The latest on AUD to CNY exchange rates
To learn more about the history of the Chinese yuan renminbi and its relationship with the Aussie dollar, keep reading below.
Exchange rates last updated Tuesday, 24 April 2018 4:54:12 PM AEST. The online exchange rates provided by this Currency Converter are intended as a guide only and should not be used for transactional purposes. All rates are subject to change from time to time without notice. Exchange rates used in-store may differ from those offered online. The Travelex online buy rate will be used for conversions from a foreign currency to the local currency. The Travelex online sell rate will be used for conversions from the local currency to a foreign currency.
Historical Rates for conversion of [FromCurrencyIso] to [ToCurrencyIso]: Last month
Historical Rates for conversion of [FromCurrencyIso] to [ToCurrencyIso]: 3 months
Historical Rates for conversion of [FromCurrencyIso] to [ToCurrencyIso]: 6 months
Historical Rates for conversion of [FromCurrencyIso] to [ToCurrencyIso]: 12 months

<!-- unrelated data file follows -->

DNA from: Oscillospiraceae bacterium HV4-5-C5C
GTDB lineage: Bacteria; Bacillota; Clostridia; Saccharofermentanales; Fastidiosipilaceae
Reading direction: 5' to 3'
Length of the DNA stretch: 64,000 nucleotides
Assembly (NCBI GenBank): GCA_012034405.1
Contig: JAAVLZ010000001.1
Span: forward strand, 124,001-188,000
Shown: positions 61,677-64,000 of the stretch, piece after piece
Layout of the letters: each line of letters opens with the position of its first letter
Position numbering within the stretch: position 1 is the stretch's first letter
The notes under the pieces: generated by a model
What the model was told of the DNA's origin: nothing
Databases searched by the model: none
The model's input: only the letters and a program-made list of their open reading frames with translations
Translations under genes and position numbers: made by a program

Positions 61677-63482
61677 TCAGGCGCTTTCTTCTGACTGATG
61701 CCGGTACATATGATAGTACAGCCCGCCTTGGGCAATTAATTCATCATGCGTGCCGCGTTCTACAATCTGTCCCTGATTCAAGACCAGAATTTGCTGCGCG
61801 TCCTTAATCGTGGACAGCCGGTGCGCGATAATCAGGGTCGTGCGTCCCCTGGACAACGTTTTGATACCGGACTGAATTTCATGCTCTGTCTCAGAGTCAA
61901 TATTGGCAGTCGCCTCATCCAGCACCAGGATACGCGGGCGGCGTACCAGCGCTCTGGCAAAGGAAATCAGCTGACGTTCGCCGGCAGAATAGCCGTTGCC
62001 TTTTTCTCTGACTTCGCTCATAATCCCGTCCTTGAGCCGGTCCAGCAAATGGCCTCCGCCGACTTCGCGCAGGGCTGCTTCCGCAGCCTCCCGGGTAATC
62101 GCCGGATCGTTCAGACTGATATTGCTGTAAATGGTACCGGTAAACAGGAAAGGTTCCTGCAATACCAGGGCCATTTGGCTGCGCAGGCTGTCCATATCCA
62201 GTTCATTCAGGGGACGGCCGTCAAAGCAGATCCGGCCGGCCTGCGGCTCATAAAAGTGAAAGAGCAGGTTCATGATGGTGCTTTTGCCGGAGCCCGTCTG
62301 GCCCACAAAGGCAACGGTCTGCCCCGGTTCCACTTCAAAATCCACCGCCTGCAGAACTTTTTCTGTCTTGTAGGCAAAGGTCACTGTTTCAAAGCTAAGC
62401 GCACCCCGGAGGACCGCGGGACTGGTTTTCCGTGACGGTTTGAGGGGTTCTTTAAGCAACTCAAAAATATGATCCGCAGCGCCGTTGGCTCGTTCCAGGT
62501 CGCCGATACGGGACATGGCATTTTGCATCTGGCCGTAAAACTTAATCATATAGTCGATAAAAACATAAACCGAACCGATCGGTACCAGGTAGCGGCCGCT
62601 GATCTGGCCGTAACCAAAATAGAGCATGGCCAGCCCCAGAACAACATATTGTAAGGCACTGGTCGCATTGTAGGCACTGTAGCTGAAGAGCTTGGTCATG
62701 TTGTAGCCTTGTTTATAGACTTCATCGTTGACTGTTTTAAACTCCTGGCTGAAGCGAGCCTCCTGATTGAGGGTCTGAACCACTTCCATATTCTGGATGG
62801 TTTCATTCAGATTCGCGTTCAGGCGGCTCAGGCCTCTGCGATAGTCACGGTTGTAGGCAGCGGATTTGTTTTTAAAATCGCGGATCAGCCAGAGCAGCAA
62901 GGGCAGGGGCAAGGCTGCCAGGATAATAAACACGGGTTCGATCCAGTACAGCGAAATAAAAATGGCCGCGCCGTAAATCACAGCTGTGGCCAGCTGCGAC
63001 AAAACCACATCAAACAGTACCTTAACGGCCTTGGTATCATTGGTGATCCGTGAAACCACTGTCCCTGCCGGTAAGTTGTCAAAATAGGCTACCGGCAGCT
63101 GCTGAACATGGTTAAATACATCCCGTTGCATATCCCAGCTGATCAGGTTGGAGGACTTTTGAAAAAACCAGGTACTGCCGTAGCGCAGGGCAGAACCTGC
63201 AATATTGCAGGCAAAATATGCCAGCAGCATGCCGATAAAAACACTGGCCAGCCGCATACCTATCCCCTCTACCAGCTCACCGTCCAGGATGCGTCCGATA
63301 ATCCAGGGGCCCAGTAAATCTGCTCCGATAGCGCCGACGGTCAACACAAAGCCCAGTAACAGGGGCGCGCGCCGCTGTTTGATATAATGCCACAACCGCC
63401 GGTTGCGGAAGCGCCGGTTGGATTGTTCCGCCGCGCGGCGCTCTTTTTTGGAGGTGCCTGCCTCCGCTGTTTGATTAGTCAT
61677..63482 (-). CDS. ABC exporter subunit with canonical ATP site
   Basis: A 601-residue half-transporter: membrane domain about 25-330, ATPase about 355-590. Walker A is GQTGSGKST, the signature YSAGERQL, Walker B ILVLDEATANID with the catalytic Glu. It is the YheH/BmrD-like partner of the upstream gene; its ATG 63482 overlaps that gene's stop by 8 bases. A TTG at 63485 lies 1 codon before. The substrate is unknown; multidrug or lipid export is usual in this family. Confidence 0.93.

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The lowdown on the Chinese yuan renminbi
Knowing exactly what to call the Chinese currency can get a bit confusing. The renminbi is China’s official currency, but the yuan is its basic unit. It’s a bit like in the UK, where the currency is pounds sterling – we don’t say sterling on its own, we just talk about pounds.
In a country known as the People’s Republic, renminbi means the people’s currency – it was introduced when the Communist People’s Republic of China was formed in 1949. You can use yuan in mainland China, but not officially in Hong Kong or Macau – although they might be accepted in some places.
The yuan goes by different names in some parts of China – in Tibet it’s called a gor, and in Mongolia it’s sometimes known as a tugreg or yuani. But the most common name for yuan is kuai, which means piece, or kuai qian, which means pieces of money. In China, it’s just like saying buck in Australia or quid in the UK.